This award is funded under the American Recovery and Reinvestment Act of 2009 (Public Law 111-5).<br/><br/>The Amundsen Sea Polynya is areally the most productive Antarctic polynya, exhibits higher chlorophyll levels during peak bloom and greater interannual variability than the better-studied Ross Sea Polynya ecosystem. Polynyas may be the key to understanding the future of polar regions as their extent is expected to increase with anthropogenic warming. The project will examine 1) sources of iron to the Amundsen Sea Polynya as a function of climate forcing, 2) phytoplankton community structure in relation to iron supply and mixed-layer depths, 3) the efficiency of the biological pump of carbon to depth and 4) the net flux of carbon as a function of climate and micronutrient forcing. The research also will compare results for the Amundsen Sea to existing data synthesis and modeling efforts for the Palmer LTER and Ross Sea. The project will 1) build close scientific collaborations between US and Swedish researchers; 2) investigate climate change implications with broad societal relevance; 3) train new researchers; 4) encourage participation in research science by underrepresented groups, and 5) involve broad dissemination of results via scientific literature and public outreach, including close interactions with NSF-supported PolarTrec and COSEE K-12 teachers.
This study will investigate how the formation of dense water masses on the antarctic continental shelves is affected by the periodic flushing by relatively warm circumpolar deep water, and whether the intrusion of warm water cna enhance the rate of formation of dense antarctic water. The study involves the observation of water mass modification processes on the continental shelf off the Adelie Coast in East Antarctica, near a quasi-permanent area of open water in the vicinity of the Mertz and Ninnis Glacier tongues - the so-called Mertz polynya.<br/><br/>Antarctic coastal polynyas, formed by strong offshore winds, are often referred to as major sea ice and salt "factories" because the newly formed ice is blown seaward, allowing more ice to be formed along the coast, and because the freezing process increases the salinity of the continental shelf water. The thin ice, or even open water, implies significant heat losses from the ocean to the atmosphere, which also increases the density of the shelf water. The shelf water sinks, fills any depressions in the bottom, and is gravitationally driven down the continental slope. An additional process is identified for this study and is expected to be at work in this area: the intrusion of relatively warm water onto the continental shelf, overriding the shelf water and essentially shutting down the densification processes.<br/><br/> The study will make use of the RVIB Nathaniel B. Palmer to obtain a closely spaced array of hydrographic stations over the continental shelf and slope along the George V Coast in the austral summer. The dat obtained here will complement a similar winter study by the Australian National Antarctic Program.<br/>***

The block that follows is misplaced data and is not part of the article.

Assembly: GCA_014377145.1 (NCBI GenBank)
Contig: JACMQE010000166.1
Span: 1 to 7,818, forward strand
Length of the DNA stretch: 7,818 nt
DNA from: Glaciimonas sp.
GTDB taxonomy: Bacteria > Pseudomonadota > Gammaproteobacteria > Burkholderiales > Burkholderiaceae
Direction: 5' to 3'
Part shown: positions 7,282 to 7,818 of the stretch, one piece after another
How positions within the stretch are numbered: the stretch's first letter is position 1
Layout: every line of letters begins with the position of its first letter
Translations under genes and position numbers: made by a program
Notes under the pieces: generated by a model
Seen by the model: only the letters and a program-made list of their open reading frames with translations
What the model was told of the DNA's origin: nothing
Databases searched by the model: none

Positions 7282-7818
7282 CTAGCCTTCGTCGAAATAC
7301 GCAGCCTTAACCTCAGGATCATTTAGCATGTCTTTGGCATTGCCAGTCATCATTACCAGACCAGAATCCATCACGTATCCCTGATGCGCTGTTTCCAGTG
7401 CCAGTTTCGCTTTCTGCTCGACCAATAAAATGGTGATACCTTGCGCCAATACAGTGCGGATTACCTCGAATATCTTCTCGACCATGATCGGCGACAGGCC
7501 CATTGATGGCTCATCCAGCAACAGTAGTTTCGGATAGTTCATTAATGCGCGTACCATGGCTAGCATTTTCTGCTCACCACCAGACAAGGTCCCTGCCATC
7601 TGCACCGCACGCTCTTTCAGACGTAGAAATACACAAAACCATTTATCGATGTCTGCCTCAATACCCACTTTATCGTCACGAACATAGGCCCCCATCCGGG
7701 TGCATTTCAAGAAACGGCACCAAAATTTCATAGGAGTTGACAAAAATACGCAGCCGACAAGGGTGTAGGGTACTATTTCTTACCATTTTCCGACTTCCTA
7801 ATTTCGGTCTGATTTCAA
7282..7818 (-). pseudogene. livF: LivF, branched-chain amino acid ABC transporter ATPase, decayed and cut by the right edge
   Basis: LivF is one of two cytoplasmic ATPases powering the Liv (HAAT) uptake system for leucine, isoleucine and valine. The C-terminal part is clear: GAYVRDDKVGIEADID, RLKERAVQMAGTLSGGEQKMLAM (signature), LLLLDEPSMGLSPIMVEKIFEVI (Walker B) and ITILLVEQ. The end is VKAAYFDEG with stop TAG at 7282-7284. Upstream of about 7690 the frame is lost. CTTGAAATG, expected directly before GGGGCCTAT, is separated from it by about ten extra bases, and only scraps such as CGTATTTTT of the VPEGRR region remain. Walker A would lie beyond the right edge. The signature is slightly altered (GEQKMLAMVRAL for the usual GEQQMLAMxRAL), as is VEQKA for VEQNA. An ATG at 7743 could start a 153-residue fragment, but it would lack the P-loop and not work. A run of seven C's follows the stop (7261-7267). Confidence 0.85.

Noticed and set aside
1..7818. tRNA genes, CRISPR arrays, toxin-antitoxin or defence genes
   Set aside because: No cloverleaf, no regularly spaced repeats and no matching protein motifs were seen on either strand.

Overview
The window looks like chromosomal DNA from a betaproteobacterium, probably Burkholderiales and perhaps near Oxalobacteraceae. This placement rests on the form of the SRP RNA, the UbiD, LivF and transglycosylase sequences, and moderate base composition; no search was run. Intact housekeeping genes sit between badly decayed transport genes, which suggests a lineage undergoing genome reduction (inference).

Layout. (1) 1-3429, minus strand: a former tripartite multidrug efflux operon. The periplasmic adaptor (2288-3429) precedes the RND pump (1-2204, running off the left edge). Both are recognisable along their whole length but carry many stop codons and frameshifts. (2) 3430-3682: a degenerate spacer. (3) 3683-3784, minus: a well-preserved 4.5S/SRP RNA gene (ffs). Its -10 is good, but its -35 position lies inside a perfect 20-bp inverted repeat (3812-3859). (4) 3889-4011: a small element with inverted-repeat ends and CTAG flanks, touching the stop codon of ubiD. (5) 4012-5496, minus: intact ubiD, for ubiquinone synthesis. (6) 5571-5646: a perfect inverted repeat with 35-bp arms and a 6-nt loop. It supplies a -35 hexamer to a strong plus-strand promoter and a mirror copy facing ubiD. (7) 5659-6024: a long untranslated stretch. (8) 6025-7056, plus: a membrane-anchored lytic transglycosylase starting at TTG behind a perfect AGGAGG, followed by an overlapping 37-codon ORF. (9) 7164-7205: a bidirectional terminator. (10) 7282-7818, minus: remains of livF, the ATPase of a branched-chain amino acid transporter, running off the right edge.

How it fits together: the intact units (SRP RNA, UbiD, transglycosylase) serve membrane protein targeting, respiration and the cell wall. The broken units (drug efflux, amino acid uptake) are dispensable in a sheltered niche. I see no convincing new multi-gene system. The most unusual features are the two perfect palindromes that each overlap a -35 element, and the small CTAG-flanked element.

This collaborative study between Columbia University and the Southampton Oceanography Centre will investigate the dynamics of warm water intrusions under antarctic floating ice shelves. The study will focus on the Amundsen Sea and Pine Island Glacier, and will document how this water gains access to the continental shelf, transports heat into the ice shelf cavities via deep, glacially-scoured troughs, and rises beneath the ice to drive basal melting. The resulting seawater-meltwater mixtures upwell near the ice fronts, contributing to the formation of atypical coastal polynyas with strong geochemical signatures. Multidecadal freshening downstream is consistent with thinning ice shelves, which may be triggering changes inland, increasing the flow of grounded ice into the sea. This work will be carried out in combination with parallel modeling, remote sensing and data based projects, in an effort to narrow uncertainties about the response of West Antarctic Ice Sheet to climate change. Using state-of-the-art facilities and instruments, this work will enhance knowledge of water mass production and modification, and the understanding of interactions between the ocean circulation, sea floor and ice shelves. The data and findings will be reported to publicly accessible archives and submitted for publication in the scientific literature. The information obtained should prove invaluable for the development and validation of general circulation models, needed to predict the future role of the Antarctic Ice Sheet in sea level change.